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Quality assessment of observational studies in a drug-safety systematic review, comparison of two tools: the Newcastle-Ottawa Scale and the RTI item bank.

Margulis AV, Pladevall M, Riera-Guardia N, Varas-Lorenzo C, Hazell L, Berkman ND, Viswanathan M, Perez-Gutthann S - Clin Epidemiol (2014)

Bottom Line: The study objective was to compare the Newcastle-Ottawa Scale (NOS) and the RTI item bank (RTI-IB) and estimate interrater agreement using the RTI-IB within a systematic review on the cardiovascular safety of glucose-lowering drugs.Median observed interrater agreement for the RTI-IB was 75% (25th percentile [p25] =61%; p75 =89%); median AC1 statistic was 0.64 (p25 =0.51; p75 =0.86).The observed agreement and AC1 statistic in this study were higher than those reported by the RTI-IB's developers.

View Article: PubMed Central - PubMed

Affiliation: RTI Health Solutions, Barcelona, Spain.

ABSTRACT

Background: The study objective was to compare the Newcastle-Ottawa Scale (NOS) and the RTI item bank (RTI-IB) and estimate interrater agreement using the RTI-IB within a systematic review on the cardiovascular safety of glucose-lowering drugs.

Methods: We tailored both tools and added four questions to the RTI-IB. Two reviewers assessed the quality of the 44 included studies with both tools, (independently for the RTI-IB) and agreed on which responses conveyed low, unclear, or high risk of bias. For each question in the RTI-IB (n=31), the observed interrater agreement was calculated as the percentage of studies given the same bias assessment by both reviewers; chance-adjusted interrater agreement was estimated with the first-order agreement coefficient (AC1) statistic.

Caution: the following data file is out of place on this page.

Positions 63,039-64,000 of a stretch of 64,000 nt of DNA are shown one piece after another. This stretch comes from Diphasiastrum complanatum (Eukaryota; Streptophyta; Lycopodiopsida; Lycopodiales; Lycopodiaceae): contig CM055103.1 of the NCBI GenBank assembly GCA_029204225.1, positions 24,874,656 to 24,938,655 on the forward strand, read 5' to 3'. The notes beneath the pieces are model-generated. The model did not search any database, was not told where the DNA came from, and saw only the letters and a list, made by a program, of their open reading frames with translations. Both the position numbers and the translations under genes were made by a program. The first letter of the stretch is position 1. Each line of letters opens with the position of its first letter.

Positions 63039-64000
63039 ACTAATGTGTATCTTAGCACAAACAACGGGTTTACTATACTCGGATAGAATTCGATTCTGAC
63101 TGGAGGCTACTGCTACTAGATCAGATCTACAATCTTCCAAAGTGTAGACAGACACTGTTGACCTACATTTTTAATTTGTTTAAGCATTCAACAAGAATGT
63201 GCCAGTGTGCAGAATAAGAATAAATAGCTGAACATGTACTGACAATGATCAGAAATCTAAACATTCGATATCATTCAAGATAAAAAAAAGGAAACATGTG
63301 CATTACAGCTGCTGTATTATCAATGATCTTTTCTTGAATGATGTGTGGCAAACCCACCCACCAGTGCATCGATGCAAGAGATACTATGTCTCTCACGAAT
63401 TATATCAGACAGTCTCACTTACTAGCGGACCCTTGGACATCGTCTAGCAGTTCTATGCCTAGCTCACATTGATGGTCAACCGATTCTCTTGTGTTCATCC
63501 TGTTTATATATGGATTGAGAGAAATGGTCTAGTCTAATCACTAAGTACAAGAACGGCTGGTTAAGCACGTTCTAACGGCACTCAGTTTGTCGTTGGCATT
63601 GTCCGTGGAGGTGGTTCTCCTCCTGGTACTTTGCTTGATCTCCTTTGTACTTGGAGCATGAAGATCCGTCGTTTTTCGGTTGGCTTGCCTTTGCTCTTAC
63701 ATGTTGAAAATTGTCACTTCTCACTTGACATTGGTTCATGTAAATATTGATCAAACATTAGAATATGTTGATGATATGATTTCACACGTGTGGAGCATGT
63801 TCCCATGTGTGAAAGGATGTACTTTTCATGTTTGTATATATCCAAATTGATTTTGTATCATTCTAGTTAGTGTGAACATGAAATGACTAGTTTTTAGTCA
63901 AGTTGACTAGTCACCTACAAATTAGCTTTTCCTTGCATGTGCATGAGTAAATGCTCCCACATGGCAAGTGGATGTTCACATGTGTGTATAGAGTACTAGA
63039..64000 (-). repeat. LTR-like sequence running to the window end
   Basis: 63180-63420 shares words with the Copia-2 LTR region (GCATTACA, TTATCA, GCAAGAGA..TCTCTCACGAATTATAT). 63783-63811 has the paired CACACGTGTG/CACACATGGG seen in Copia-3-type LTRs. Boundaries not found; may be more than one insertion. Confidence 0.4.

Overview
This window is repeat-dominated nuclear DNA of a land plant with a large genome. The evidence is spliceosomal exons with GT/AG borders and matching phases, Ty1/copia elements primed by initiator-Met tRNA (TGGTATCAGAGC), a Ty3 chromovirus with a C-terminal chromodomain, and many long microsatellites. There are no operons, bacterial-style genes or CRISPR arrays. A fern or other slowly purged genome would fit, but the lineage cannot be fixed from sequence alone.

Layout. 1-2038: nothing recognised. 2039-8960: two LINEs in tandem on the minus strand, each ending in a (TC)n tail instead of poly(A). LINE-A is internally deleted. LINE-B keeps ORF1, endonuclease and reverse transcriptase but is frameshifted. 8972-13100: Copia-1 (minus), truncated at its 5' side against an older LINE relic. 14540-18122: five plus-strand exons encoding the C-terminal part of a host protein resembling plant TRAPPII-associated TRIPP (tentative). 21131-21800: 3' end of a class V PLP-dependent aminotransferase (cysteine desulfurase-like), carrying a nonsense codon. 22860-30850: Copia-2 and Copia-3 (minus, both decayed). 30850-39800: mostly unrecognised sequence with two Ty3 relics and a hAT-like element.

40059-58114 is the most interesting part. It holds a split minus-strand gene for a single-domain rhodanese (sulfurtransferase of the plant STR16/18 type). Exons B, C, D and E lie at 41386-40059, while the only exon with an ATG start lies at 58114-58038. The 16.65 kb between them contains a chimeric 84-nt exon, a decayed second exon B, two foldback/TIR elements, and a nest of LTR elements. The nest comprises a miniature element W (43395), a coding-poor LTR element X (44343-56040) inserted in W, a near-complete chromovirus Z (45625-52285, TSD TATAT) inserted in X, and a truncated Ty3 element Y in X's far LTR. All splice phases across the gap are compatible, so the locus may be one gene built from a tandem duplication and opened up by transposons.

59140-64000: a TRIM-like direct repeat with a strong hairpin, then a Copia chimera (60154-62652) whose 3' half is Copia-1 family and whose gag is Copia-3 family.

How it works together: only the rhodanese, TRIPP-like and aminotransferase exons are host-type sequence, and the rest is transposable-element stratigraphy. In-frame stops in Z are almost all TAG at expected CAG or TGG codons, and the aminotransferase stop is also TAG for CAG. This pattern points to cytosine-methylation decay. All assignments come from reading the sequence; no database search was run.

Results: The NOS required less tailoring and was easier to use than the RTI-IB, but the RTI-IB produced a more thorough assessment. The RTI-IB includes most of the domains measured in the NOS. Median observed interrater agreement for the RTI-IB was 75% (25th percentile [p25] =61%; p75 =89%); median AC1 statistic was 0.64 (p25 =0.51; p75 =0.86).

Conclusion: The RTI-IB facilitates a more complete quality assessment than the NOS but is more burdensome. The observed agreement and AC1 statistic in this study were higher than those reported by the RTI-IB's developers.

No MeSH data available.


Risk of bias by domain (in bold) and item in all studies (n=44) using the RTI item bank.Notes: Numbers on the bars represent the number of studies with low risk of bias (green bars), unclear risk of bias (yellow bars), or high risk of bias (red bars) over the number of studies for which the item was applicable, and percentages. Due to limited room, some of these numbers were not included. Percentages were calculated over the studies for which the items were applicable. In the first domain, we replaced “Sample” with “Study population,” and removed “Interventions” from the domain “Interventions/exposure.”
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f3-clep-6-359: Risk of bias by domain (in bold) and item in all studies (n=44) using the RTI item bank.Notes: Numbers on the bars represent the number of studies with low risk of bias (green bars), unclear risk of bias (yellow bars), or high risk of bias (red bars) over the number of studies for which the item was applicable, and percentages. Due to limited room, some of these numbers were not included. Percentages were calculated over the studies for which the items were applicable. In the first domain, we replaced “Sample” with “Study population,” and removed “Interventions” from the domain “Interventions/exposure.”

Mentions: Results of the application of the RTI item bank cannot be summarized as easily as results from the NOS because there is no recommendation to aggregate RTI item bank results into a summary score. In the extremes, questions on study design and on whether the study outcome had been prespecified showed low risk of bias for 100% of the 44 studies, whereas the question on whether outcome validation had been independent of exposure status showed high risk of bias in 100% of the two studies to which the item was applicable (Figure 3).